U.S. Sen. John Thune (R-S.D.) reintroduced legislation that would require the U.S. Forest Service to expedite treatment of more than 70 million acres of National Forest lands, in consultation with states, that have been identified as needing treatment to reduce the threat of insect and disease infestations and catastrophic wildfires.
“The lack of active forest management is changing the role of forests from carbon sinks to carbon sources on National Forest lands in many Western states,” said Tim O’Hara, vice president of government affairs for the Forest Resources Association.
“Tree mortality rates across the country are greater on Forest Service lands than those forests managed by non-federal public and private land managers,” continued O’Hara.
Thune’s legislation would expedite forest management that would improve carbon sequestration and storage on National Forests lands across the U.S while supporting rural forest-based economies, added O’Hara.
“Recent fire seasons prompted Congress to provide the Forest Service with unprecedented new authorities and new resources to start turning the tide on the forest health and wildfire crisis on our National Forests,” said Bill Imbergamo, executive director of the Federal Forest Resource Coalition.
However, nearly 18 months later, “we’re not seeing the kind of progress needed to protect communities, watersheds, and wildlife habitat,” he added.
Thune’s bill would direct the Forest Service to use these authorities, and prioritizes reducing fuel loads on the National Forests. “The forest products sector can help implement fuels reduction on acres that are already open to management.”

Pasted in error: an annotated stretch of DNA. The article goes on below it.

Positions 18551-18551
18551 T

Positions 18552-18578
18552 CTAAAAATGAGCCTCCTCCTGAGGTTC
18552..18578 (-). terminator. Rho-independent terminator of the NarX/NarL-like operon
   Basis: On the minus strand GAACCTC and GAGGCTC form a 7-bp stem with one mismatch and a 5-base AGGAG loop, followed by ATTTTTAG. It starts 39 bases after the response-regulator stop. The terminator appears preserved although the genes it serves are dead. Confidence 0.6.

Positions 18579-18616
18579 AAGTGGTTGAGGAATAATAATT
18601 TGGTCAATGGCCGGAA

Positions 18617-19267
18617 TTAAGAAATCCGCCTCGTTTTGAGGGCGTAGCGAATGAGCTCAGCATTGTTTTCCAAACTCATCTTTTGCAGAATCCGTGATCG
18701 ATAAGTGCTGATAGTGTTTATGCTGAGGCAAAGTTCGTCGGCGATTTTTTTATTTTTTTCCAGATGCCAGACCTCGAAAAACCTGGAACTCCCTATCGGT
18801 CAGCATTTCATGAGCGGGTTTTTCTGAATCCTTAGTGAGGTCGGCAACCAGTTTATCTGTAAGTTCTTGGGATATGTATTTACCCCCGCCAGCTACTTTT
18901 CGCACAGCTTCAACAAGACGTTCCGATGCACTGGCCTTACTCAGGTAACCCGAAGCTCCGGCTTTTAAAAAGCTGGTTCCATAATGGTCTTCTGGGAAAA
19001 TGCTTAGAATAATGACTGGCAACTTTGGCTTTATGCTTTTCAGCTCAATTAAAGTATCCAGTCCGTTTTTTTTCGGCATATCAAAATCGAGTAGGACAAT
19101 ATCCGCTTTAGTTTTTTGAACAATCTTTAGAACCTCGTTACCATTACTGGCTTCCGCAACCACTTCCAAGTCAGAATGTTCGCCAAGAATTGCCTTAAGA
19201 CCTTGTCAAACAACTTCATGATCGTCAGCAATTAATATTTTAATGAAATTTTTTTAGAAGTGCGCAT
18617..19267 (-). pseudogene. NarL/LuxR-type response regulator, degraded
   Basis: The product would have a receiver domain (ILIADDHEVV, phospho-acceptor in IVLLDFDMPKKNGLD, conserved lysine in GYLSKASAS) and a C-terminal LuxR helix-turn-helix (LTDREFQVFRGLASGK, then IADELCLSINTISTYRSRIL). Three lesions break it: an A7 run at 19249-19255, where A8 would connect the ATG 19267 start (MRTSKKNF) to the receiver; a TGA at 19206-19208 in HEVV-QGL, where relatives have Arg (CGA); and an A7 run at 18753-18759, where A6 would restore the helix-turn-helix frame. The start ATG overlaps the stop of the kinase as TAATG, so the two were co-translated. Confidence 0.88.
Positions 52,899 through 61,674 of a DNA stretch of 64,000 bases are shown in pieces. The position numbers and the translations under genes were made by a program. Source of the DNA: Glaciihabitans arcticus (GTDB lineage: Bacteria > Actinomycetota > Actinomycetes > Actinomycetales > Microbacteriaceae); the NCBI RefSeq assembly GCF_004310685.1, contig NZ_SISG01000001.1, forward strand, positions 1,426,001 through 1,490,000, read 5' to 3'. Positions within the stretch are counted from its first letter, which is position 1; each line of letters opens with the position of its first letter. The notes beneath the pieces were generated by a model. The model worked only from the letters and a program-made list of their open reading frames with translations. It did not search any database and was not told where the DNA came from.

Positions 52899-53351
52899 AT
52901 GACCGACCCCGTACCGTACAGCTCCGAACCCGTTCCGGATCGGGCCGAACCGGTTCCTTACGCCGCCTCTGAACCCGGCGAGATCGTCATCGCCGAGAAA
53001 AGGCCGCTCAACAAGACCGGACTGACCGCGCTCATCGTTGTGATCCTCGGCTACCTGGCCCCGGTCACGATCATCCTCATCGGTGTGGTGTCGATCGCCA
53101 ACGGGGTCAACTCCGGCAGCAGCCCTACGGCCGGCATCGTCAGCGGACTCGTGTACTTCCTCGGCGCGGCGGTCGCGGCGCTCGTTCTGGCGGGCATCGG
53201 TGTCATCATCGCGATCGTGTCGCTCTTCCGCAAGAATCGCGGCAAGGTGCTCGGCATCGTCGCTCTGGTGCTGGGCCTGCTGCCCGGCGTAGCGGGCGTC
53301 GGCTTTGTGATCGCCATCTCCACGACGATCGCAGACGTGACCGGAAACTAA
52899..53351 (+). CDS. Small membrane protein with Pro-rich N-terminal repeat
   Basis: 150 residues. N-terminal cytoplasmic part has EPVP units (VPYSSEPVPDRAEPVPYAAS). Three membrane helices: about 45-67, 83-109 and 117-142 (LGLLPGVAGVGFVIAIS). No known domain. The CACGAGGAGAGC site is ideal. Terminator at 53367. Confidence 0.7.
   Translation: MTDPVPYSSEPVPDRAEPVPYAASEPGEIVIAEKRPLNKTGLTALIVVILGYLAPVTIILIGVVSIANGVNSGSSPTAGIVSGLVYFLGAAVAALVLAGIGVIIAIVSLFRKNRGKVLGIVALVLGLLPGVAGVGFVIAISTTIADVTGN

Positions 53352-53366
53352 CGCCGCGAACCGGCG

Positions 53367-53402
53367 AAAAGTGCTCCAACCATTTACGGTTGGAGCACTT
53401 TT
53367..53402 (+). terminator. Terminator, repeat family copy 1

The lack of active management on federal lands is threatening the continued flow of social, economic, and ecological values from federal forests as millions of acres continue to be altered by insects, diseases, and uncharacteristic wildfires, according to the National Association of State Foresters.
In 2022 alone, more than 7.5 million acres burned, approximately a quarter of which were on National Forest lands, resulting in significant carbon emissions, loss of wildlife habitat, and reduced opportunities for recreation.
The Expediting Forest Restoration and Recovery Act would:
• Require the Forest Service to expedite treatment of forests through application of the insect and disease and hazardous fuels categorical exclusion for projects on acres suitable for timber production while providing necessary exclusions for National Wilderness Preservation System lands and roadless areas;
• Require the Forest Service to publish a report annually detailing the acres that have been treated;
• Require the Forest Service to prioritize reducing the risks of infestations and wildfires over other objectives in forest plans;
• Expand the insect and disease and hazardous fuels categorical exclusion to include certain forest lands that have been susceptible to infestations and wildfires in recent years; and
• Allow states to retain good neighbor agreement timber sale revenues for authorized restoration services on any land under a good neighbor agreement in the state.